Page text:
Tibial Osteotomy Post Surgery Information

Following tibial osteotomy surgery a patient can expect to spend three to five days in hospital. 

A physiotherapist will provide exercises for your leg that can be performed whilst in bed. On the day after surgery you can start to mobilise. After having a closing wedge osteotomy it is common to be on crutches for up to six weeks and and sometimes up to three months on crutches after an opening wedge osteotomy.

The post surgery physiotherapy will involve regaining motion in the knee, improving mobility and regaining muscular strength around the knee joint. Additionally you will be provided with techniques to control the swelling in the knee.

You can be discharged once you are mobilising safely, have regained appropriate motion in the knee and your pain is well controlled with pain medication.

During the first postoperative week, the leg may be swollen and the knee may feel somewhat stiff. It is normal to require regular pain medication during this period.  It is very important to perform your exercises regularly whilst at home to optimise your outcome following surgery.

The osteotomy is expected to heal over a period of three months. For the last six to eight weeks the knee is typically in a hinged knee brace and all weight is kept off the leg. 

The most important part of your rehabilitation is maintaining your strength and motion while the osteotomy is given time to heal. It is important during this period that you are diligent with the exercises given to you by your physiotherapist. This commitment to your prescribed physio exercises will be reflected in your recovery following tibial osteotomy surgery.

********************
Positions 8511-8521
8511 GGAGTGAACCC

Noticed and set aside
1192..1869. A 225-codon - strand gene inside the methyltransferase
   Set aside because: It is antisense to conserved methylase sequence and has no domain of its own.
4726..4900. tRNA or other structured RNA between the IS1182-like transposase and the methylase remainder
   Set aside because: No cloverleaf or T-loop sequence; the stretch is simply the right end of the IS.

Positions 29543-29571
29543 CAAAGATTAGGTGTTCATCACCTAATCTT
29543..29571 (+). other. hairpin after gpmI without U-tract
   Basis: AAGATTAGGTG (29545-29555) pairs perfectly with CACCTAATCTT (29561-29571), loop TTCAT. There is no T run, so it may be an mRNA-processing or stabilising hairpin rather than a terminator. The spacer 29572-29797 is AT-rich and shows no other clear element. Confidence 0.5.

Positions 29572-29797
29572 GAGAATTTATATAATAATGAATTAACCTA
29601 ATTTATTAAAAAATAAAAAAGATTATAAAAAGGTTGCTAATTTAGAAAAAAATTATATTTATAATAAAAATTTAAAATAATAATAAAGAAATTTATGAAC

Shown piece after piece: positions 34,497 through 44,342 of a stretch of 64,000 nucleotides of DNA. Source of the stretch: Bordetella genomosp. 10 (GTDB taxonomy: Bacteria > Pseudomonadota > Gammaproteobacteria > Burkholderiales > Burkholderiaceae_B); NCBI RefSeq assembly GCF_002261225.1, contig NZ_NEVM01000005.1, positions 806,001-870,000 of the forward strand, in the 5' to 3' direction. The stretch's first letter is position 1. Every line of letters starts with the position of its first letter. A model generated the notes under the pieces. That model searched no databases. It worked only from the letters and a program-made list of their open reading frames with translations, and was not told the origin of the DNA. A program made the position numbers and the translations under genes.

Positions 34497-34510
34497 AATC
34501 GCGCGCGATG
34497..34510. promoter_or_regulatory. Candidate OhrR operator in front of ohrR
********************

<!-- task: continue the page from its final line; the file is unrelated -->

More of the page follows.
It is important to realise that the leg will look different following surgery. Apart from a scar, the alignment of the knee will be very different. Typically it will change from a bowed leg to a knocked knee appearance. A return to manual work typically takes about three to six months, however, sedentary/office duties can be performed about two weeks following surgery.


Concerns: Please contact the office if you are worried about your level of pain, have significant bleeding or have fever or redness around the surgical site.

If you require assistance after hours, please contact the hospital where the surgery was performed and they will contact Professor Al Muderis on your behalf. 

Norwest Private Hospital: (02) 8882 8882?

Sydney Adventist Hospital: (02) 9487 9111

Macquarie University Hospital: (02) 9812 3000